We can’t garden without encountering and considering roots. Roots are an essential part of the plants. But what happens when the roots of one plant affect others around it? In the square of concrete formed by the driveway and the sidewalk here at Paths of Hope resides a huge maple tree. It wasn’t huge when we moved here thirty-three years ago. It was about the right size, and we added azaleas and other plants inside that square. The bushes and the tree lived in harmony.
Roots provide a channel for water and nutrients to enrich the tree. Roots anchor the tree against the destructive forces of storms. Roots enable the tree’s growth. Jeremiah painted a picture of the importance of roots.
For he will be like a tree planted by the water, That extends its roots by a stream And will not fear when the heat comes; But its leaves will be green, And it will not be anxious in a year of drought Nor cease to yield fruit. Jeremiah 17:8 NASB
As the years unfolded the tree grew taller. And wider. The root spread expanded in proportion to the growth in the tree’s canopy. Roots from that tree found an opening between the posts supporting the hand railings and the porch steps. In the end the deformed railings had to be removed and rebuilt. Ugh! What a project. I recall hours on my knees as I removed the offending roots which were too close to structure to swing an axe or mattock freely.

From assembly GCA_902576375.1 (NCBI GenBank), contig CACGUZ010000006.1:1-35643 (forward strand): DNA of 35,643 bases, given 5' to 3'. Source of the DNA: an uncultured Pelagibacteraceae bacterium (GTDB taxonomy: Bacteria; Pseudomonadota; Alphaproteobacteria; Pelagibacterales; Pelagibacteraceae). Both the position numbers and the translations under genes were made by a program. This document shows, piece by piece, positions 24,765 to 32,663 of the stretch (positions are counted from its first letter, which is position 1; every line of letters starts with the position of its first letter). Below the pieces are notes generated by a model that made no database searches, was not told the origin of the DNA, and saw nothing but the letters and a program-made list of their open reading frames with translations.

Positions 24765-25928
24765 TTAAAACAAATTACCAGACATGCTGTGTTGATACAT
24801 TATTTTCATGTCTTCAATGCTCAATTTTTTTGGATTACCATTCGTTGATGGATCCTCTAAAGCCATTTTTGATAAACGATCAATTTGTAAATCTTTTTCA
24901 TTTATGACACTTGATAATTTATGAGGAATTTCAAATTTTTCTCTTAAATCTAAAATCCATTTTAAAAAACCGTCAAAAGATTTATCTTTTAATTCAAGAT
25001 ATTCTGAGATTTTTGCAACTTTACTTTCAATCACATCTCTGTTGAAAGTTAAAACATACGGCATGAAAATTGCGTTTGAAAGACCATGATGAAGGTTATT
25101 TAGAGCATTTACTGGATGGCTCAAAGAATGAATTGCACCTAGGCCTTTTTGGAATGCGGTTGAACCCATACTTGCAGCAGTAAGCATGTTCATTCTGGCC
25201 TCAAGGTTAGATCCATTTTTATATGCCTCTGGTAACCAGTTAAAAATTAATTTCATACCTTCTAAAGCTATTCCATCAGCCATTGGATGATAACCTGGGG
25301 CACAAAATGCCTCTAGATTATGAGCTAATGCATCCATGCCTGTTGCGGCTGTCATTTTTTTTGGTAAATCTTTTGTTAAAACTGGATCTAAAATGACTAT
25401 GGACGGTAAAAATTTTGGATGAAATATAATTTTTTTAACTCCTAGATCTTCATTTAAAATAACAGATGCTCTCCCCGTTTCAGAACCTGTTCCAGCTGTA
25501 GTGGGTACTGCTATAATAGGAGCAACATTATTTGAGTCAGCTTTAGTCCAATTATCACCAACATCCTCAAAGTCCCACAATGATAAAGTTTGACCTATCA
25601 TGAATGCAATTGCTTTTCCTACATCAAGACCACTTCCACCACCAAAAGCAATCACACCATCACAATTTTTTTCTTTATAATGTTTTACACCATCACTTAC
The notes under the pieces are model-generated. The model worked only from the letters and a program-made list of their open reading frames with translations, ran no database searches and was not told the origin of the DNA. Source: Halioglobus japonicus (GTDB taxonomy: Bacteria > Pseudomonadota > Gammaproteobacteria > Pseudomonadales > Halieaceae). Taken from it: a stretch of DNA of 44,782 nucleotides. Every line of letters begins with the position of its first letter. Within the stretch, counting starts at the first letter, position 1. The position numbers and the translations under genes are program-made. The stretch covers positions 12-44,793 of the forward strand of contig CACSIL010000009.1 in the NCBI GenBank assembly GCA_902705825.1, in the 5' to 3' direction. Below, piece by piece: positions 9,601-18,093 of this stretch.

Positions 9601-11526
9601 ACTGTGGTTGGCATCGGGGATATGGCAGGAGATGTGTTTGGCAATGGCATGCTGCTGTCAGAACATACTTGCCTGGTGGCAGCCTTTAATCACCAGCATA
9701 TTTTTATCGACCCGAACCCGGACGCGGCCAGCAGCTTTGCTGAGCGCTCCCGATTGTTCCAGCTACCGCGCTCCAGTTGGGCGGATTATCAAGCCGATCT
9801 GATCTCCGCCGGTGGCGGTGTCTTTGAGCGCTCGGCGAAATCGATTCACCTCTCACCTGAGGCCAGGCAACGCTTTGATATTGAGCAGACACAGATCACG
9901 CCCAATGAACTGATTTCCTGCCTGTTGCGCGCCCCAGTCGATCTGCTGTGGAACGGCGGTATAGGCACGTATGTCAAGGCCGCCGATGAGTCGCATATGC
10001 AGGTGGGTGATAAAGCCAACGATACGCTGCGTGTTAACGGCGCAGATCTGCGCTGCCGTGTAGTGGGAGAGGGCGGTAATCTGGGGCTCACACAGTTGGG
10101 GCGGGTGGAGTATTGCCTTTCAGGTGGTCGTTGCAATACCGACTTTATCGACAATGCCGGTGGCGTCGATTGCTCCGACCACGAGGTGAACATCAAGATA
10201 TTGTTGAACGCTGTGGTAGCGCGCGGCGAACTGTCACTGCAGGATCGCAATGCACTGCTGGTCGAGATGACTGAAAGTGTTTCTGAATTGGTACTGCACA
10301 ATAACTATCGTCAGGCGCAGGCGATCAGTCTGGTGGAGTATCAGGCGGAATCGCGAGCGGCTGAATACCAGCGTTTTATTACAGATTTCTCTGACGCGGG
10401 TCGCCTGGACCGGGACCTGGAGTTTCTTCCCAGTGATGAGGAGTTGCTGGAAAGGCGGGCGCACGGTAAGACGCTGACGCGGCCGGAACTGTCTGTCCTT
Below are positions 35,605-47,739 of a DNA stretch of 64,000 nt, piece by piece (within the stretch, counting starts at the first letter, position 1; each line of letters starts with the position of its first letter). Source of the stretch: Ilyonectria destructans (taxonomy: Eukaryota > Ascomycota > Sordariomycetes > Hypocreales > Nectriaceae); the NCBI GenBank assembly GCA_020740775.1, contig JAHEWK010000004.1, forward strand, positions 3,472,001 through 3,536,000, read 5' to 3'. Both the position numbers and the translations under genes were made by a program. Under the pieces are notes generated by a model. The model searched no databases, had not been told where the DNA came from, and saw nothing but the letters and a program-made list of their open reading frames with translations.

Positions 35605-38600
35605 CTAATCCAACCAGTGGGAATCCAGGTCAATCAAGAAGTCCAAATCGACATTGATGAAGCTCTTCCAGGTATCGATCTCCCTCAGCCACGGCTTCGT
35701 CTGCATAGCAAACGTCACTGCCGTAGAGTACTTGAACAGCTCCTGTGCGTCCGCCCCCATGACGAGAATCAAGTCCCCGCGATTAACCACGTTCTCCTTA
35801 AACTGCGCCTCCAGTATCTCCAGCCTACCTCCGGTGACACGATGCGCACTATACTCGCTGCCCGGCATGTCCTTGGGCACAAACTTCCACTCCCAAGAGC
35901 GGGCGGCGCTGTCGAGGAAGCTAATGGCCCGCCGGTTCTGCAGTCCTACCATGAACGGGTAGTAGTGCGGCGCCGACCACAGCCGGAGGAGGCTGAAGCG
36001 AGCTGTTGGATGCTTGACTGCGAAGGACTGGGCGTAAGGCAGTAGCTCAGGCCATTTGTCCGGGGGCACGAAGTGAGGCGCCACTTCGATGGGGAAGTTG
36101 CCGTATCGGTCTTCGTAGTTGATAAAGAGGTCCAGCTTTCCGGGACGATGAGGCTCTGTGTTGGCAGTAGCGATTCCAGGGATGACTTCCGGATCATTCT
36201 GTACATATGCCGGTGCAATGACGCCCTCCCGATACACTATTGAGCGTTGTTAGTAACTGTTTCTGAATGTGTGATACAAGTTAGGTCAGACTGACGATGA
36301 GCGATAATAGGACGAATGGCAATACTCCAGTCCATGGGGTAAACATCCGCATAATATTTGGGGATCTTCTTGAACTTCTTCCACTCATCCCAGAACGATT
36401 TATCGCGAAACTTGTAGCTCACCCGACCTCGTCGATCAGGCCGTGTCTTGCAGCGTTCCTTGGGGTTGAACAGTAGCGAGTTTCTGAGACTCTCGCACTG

Roots from that tree found a path into the bog garden we had created and overwhelmed the plants. After two seasons of struggling we removed the bog garden. Today a butterfly garden covers that spot, and I have a twice-a-year chore of chopping maple roots from among the perennials. If I skip a season the flowers suffer. That tenacious tree keeps me on alert.
The azaleas are gone. In the last years any attempt at planting beneath the maple resulted in the same outcome. The maple wins every time. As part of the 2020 garden initiatives we have designed and constructed a solution, our new No Dig Garden. Follow the link for details and know that I am excited to see how Shawn will populate her new garden squares this spring and summer.
The writer of Hebrews must have invested time in a garden also. He describes a root of bitterness which might spring up and defile many around it (Hebrews 12:15). The book of Deuteronomy warns against “a root bearing poisonous fruit and wormwood” (Deuteronomy 29:18). Roots like these are not welcome in the garden. If you’ve ever attempted to remove an invasive plant you know how entrenched those roots are.
We can remove the roots completely as we must do with poison ivy. We can try to contain the roots with a concrete berm which may work with bamboo. Or we can prune the roots as I’m doing now with milkweed in the butterfly garden to stem the spread.
With the maple tree roots our logical choice was to rise above, to go vertical.
That is most often our best choice for dealing with an unwanted root. Help from the Creator.
I will lift up my eyes to the mountains; From where shall my help come? My help comes from the LORD, Who made heaven and earth. Psalms 121:1-2 NASB